But the ability to be steadfast has led me down a much more beautiful road. While I was switching science majors, I was still in my English major; while I went after those creative publishing endeavors, I kept my job as a TA and as a high school teacher; while I went through the dissolution of those two failing relationships, I kept doing the things that felt routine like exercise with running, soccer, and dance as well as reading and spending time with family and friends.
Passion has its place and I would encourage people not to settle for anything you feel lukewarm on. Think of this as permission to ignore a persnickety relative who orates such drivel as “A job’s a job,” “You don’t need all that ____, what you really need is a ___,” or the less subtle “You should lower your standards. You’re getting up in years. It’s time to settle down.” Those people aren’t being helpful, they have control issues.
Let Your Passion Mold Into Purpose
I can think of a million cliches for what I want to convey next: slow and steady wins the race, hang in there, no pain no gain–and so on and so forth. Instead, I find a song by Third Eye Blind more apt as I keep pace with the rhythm of “I want something else, to get me through this, semi-charmed kind of life…”
Like my husband…with a car…and a soda…perhaps a cookie.
The words to the song parade through my head as my eyes scan the onlookers who are cheering on their relatives, their friends, and loved ones. I don’t see my husband. I had promised myself after passing mile six that as soon as I saw the whites of his eyes I would allow myself to drop out of this hateful event.
At miles 23, after a litany of internal cursing and re-prioritizing of life goals, I finally caught sight of him and with only 3.2 miles to go…I may as well finish. Forget the medal, I hear there’s free beer at the end.
Marathon Training as a Metaphor for Minimalism
I’ve been taking a course by Joshua Becker, one of the top-reputed minimalists in the blogosphere, and if you’ve ever taken a course in something you know very well, you’ll understand what I have to say next.
I am re-invigorated.
You see, when you get back to level one and look earnestly at the introductory lessons even after having already climbed to level eight or ten, you see those primary steps in a new light.
I am currently in week three and after a few assignments on finding your why and your what (why do you want a life with less and what do you want more of?), Joshua Becker explained to us how he became a minimalist and what exactly was going through his mind as he started his process.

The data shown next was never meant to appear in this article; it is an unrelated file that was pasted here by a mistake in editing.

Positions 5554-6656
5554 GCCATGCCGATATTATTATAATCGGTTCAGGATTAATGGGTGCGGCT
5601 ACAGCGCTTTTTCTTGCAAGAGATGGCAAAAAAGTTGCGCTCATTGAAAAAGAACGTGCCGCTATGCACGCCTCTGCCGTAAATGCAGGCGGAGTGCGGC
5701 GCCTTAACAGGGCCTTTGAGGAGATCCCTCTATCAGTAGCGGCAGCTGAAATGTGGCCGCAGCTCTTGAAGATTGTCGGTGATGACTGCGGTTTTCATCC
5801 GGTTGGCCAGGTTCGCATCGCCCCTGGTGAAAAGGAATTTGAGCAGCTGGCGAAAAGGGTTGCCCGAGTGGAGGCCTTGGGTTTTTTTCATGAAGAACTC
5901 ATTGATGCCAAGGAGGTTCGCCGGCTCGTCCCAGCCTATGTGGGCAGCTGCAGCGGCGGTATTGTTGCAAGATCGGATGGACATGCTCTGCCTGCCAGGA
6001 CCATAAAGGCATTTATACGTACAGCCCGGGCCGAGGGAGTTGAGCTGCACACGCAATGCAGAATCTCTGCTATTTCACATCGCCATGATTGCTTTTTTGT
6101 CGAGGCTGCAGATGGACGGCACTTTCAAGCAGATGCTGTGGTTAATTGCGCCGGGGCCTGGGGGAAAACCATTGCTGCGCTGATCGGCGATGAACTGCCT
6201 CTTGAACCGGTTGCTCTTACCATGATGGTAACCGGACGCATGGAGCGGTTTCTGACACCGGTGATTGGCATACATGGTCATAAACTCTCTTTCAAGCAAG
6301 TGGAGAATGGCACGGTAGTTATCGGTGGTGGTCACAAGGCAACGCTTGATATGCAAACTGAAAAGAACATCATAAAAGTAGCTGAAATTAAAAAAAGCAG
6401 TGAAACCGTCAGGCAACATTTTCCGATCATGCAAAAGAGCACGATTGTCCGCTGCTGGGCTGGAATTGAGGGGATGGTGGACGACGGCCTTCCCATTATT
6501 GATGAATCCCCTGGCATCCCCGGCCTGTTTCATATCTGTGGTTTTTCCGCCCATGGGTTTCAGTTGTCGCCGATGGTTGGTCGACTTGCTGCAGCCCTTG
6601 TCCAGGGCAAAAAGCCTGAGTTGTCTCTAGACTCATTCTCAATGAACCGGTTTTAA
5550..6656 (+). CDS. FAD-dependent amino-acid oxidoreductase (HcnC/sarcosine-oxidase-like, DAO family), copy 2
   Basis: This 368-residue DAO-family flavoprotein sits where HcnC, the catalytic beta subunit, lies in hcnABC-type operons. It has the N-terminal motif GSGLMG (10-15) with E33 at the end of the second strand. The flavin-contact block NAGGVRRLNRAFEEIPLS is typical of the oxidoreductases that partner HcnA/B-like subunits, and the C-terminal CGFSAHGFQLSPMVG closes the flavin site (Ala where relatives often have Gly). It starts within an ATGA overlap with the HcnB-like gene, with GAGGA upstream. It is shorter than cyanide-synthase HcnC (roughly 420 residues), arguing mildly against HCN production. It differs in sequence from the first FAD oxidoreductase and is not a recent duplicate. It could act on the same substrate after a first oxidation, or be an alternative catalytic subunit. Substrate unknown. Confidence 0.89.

What he described in “Start Easy” was this: the first thing he went through was his car. He cleared out the McDonald’s toys, the CDs, the sunglasses, the little bits of garbage. Joshua Becker took out the things that were not important to the task of driving his car. He started small and to him it felt “better.” So, he continued on through other parts of the house slowly. What needed to be there and what didn’t? He touched each physical item and made a decision about each one. Again, he did this slowly and knew it couldn’t be accomplished in a single day.
He compared it to training for a marathon.
I won’t say much more about Joshua Becker’s beginner UnCluttered course other than I think it’s more than worth the $89 for twelve weeks that will set you free of all your clutter.
Along with an alliterative quality in the comparison, marathon training is like downsizing or tidying up. When people think of running a marathon, without prior experience of what it is like to train for one, they may think of the race as an all-or-nothing affair. You run it all, from the beginning to end and you train hard all the way up until race day. Similarly, people think of minimalism the same way. There is one way it should look and if you don’t end up in either a tiny house or a white modernist box, you must not be a minimalist.
Training for a marathon, admittedly, is hard but I wouldn’t say that most people go hard all the way through training. It’s a rare human who could keep up that kind of intensity. Take the same approach to minimalism. Take one item at a time, as one takes one step at a time. Then move on to one mile or one section of a room.
You train mile by mile, week by week, and month by month. You might not even run all of it. The goal, for your first literal run at marathoning, is to finish. After that, if you feel the need arise, you can work to improve on your results.
Minimalism shares this trend. You go space by space, week by week, month by month with the goal of getting to “an end.” Then, if the need arises, you can work to improve on your results.
Even if you are plodding, it’s still forward momentum.